Constructing Modern Knowledge - A Learner's Experience

The Year 5 teaching team of Kelly Watson, Andrew McKie and James Colbert have spent their mid-year break on a study tour of the United States. James Colbert reflects on one part of their tour.

How can I explain Constructing Modern Knowledge? It’s probably best summed up as a place we aspire our classroom to be like. Learners exploring new things, being curious, challenging taken for granted understandings, communicating thoughts and generating new ideas.

Dr Gary Stager, co-founder of Constructing Modern Knowledge kicked things off when he said “this conference is about becoming a learner not a teacher, put on your learner hat. Be selfish and construct meaning that will influence your practice.” To be honest it was not as easy as it sounded! Being in charge of my own learning was a challenge and I felt lost and uneasy. No doubt this is exactly what students in the classroom feel on a daily basis. It was interesting to be in this position. Many insecurities from my own personal schooling came flooding back. What if I don’t do the right thing? How will I be judged?

Constructing Modern Knowledge encourages participants to complete a personal or collaborative project that they have an interest in or feel passionate about. Sitting in the audience while others around me shared what they would like to do, I found myself sitting silent; unsure and confused. What do I want to learn about? It got me thinking, if I was a student in my class, and the teacher asked me what I wanted to learn about, what would I say? 

During his opening speech to the group, Gary mentioned trust. He made mention that in his experience of running this institute, we needed to trust the system. He was right! Being a very inclusive environment I found a project that I felt comfortable working on. The groups were completely "opt in", if you wanted to be involved you could be. If you wanted to change projects you could. If we wanted to work alone we could, if we wanted to get up and go for a walk we could. It was set up for learning, a place where the learners felt comfortable, safe, non judgmental and engaged. Imagine what that would be like for the students in the classroom?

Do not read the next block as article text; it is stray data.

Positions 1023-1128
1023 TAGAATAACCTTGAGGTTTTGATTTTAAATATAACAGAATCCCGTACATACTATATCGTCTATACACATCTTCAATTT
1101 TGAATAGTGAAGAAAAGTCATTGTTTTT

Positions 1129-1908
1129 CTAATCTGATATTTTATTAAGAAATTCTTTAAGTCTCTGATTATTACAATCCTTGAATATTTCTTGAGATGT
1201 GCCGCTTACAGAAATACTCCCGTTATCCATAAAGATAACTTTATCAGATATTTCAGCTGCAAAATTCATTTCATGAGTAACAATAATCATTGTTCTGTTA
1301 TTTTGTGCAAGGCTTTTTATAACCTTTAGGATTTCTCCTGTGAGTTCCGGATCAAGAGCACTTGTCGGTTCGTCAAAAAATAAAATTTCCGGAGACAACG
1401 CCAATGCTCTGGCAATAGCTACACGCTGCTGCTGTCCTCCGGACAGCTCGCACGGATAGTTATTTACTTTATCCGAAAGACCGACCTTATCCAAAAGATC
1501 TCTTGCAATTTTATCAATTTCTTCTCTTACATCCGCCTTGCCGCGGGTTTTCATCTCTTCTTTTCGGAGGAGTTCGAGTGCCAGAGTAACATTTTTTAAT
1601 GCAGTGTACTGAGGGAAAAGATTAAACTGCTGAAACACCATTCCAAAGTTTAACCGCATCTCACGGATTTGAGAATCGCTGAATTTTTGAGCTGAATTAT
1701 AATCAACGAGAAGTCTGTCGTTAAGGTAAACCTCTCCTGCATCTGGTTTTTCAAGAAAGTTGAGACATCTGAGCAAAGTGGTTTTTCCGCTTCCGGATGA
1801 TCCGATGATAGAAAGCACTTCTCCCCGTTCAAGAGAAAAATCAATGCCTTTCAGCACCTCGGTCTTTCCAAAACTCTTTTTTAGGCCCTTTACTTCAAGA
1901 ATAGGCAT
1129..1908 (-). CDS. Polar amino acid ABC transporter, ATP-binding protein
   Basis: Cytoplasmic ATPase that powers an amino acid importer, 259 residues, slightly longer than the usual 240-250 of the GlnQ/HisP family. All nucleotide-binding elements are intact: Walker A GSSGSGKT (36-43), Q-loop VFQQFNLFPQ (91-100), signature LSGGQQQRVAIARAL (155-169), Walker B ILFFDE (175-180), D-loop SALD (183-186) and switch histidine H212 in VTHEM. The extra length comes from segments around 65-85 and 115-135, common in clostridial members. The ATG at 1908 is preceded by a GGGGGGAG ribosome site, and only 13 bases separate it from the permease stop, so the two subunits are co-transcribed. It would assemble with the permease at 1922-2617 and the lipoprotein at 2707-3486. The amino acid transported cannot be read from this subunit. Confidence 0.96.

To inspire us further on our learning projects, the institute had a variety of guest speakers, all leaders in their particular fields. People like Neil Gershenfeld, Alfie Kohn, Brian Silverman, Eric Rosenbaum, Debbie Mierer and Ayah Bdeir inspired the group with relevant commentary on how we could shape and mould the students we work with. As a learner I felt empowered, engaged and relevant. These mentors provided thought provoking discussion on the state of education, not only in the USA, but also globally. Linking this to the discussion we were having with Gary, it made me rethink and have thoughts about how I can reshape and invigorate my teaching practice. It's not all about the content I teach or the testing we have to conduct, it's also about the meaningful learning experiences we provide our students. 

So how do these experiences impact classroom practice? Sometimes it's easier said than done. However being at Constructing Modern Knowledge gave me insight and time to reflect on what it's like to be a learner in the 21st-century. The things we are asking our students to do and the ways we would like them to act and behave as learners is vastly different to my own educational experience. Being able to solve problems and collaborate as a group, look for alternatives, make decisions and developing a sense of agency is going to hold them in good stead. If I could have my time again, this is the sort of education I would like to have had. I would like to have had agency over my learning rather than have the teacher ‘pour’ the knowledge in. I think it's exciting to be a student in 2017, I wonder what the students think about the education they are living in 2017? Maybe that conversation should be a priority for educators as we move forward.